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Copyright (c) 2004 University of San Diego School of Law 
Journal of Contemporary Legal Issues

DIRECT DEMOCRACY: Direct Democracy and the Protestant Ethic

2004

13 J. Contemp. Legal Issues 411

Author

MARCI A. HAMILTON*

Excerpt



I. Introduction
 
While study of the Constitutional Convention is necessary to explain the constitutional structure that resulted, it is far from sufficient. An equally important object of investigation is the decade preceding the Convention, including the governing structures established during and after the Revolutionary War. Those include the Articles of Confederation, and the separate state constitutions and systems. Evaluation of the decade before the Convention reveals a downward spiral from the ebullience of the Declaration of Independence to Shays' Rebellion, which was waged by Revolutionary War veterans against the very governments they had originally fought to create. As often happens, the failure is in many ways more revealing than the success that follows.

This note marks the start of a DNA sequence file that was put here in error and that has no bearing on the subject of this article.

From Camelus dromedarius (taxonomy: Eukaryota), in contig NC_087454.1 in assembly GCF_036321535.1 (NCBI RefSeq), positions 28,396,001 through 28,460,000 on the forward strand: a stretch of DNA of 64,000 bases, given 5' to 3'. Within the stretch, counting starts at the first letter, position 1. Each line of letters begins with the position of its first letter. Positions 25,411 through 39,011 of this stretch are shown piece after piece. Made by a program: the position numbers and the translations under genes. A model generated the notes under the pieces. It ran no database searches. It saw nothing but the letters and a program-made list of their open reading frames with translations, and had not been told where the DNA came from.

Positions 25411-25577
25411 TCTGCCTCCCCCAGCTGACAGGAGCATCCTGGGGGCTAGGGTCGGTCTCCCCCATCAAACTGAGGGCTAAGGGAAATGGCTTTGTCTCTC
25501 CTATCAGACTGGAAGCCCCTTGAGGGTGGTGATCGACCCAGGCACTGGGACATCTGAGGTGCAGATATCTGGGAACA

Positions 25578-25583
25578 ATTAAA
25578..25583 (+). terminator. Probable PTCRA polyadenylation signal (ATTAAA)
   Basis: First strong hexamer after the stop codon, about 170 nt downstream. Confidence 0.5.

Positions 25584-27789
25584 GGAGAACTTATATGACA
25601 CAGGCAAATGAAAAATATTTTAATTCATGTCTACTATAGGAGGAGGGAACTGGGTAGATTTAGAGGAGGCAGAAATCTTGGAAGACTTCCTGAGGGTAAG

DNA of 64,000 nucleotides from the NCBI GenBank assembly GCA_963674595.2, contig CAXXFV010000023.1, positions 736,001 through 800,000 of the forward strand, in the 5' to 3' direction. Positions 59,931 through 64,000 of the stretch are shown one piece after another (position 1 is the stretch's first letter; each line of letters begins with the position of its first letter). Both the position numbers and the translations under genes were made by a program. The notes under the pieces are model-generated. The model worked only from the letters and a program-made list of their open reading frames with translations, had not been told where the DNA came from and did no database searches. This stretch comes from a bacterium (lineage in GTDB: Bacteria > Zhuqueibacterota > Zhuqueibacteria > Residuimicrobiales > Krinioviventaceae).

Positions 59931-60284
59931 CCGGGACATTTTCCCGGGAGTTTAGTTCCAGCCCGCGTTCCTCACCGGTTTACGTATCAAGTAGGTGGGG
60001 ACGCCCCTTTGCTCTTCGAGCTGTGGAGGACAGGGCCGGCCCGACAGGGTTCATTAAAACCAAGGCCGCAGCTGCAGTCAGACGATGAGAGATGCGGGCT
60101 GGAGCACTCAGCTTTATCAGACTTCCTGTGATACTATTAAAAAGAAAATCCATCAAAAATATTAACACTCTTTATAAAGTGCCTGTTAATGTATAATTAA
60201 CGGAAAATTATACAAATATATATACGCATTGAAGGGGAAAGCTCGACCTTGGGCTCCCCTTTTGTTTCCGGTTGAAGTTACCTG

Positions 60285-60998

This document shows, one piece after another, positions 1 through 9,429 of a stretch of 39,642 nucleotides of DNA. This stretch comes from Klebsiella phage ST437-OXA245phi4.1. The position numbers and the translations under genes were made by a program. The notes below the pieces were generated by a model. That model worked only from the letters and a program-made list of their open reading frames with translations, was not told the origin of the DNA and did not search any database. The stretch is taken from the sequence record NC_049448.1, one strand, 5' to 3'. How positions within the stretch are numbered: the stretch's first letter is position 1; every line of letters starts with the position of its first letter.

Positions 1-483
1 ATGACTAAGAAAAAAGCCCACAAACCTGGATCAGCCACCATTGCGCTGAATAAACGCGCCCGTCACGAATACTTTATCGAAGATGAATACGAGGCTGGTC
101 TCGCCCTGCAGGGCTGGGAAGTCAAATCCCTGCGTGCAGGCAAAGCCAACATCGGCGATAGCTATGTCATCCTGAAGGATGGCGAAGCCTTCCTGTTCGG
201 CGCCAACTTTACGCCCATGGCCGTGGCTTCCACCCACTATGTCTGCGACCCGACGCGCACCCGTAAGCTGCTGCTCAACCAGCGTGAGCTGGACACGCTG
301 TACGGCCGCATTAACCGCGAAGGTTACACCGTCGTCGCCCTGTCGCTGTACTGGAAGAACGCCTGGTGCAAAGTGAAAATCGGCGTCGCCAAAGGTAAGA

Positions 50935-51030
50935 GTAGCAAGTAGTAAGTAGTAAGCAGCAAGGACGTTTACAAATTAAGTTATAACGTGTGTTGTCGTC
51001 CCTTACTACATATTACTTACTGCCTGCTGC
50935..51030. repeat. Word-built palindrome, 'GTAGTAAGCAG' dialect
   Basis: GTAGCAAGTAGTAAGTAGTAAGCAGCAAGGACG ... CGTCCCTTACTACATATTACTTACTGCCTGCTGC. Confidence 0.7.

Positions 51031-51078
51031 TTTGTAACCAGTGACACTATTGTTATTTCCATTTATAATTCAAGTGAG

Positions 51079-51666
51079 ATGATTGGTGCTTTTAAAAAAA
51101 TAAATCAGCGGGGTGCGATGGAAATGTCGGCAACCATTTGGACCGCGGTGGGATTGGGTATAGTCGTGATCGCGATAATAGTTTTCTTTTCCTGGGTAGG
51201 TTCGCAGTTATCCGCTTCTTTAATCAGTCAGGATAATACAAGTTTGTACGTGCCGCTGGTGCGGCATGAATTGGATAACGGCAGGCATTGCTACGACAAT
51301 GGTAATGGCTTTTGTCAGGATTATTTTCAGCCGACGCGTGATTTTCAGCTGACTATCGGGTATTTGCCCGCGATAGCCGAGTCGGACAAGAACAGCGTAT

The movement from the failures following the Revolution to the successful Constitution was significantly furthered by pervasive theological constructs of the era. 1 For legal theory, the most underinvestigated source of ideas and principles available to the Framers as they constructed the Constitution lies in theology. The reasons for this studied ignorance are complex, but the roots of this phenomenon include overspecialization, a false notion that religion is distinct from politics, and a tendency to ascribe political sources only to those who declare their project as one of political philosophy. Hence, one reads a great deal about Edmund Burke, Thomas Hobbes, John Locke, Jean-Jacques Rousseau, and Baron de Montesquieu (and they deserve the attention, just not exclusive attention) in the legal literature, but next to nothing about John Calvin, Martin Luther, or John Knox, all ...
 
 
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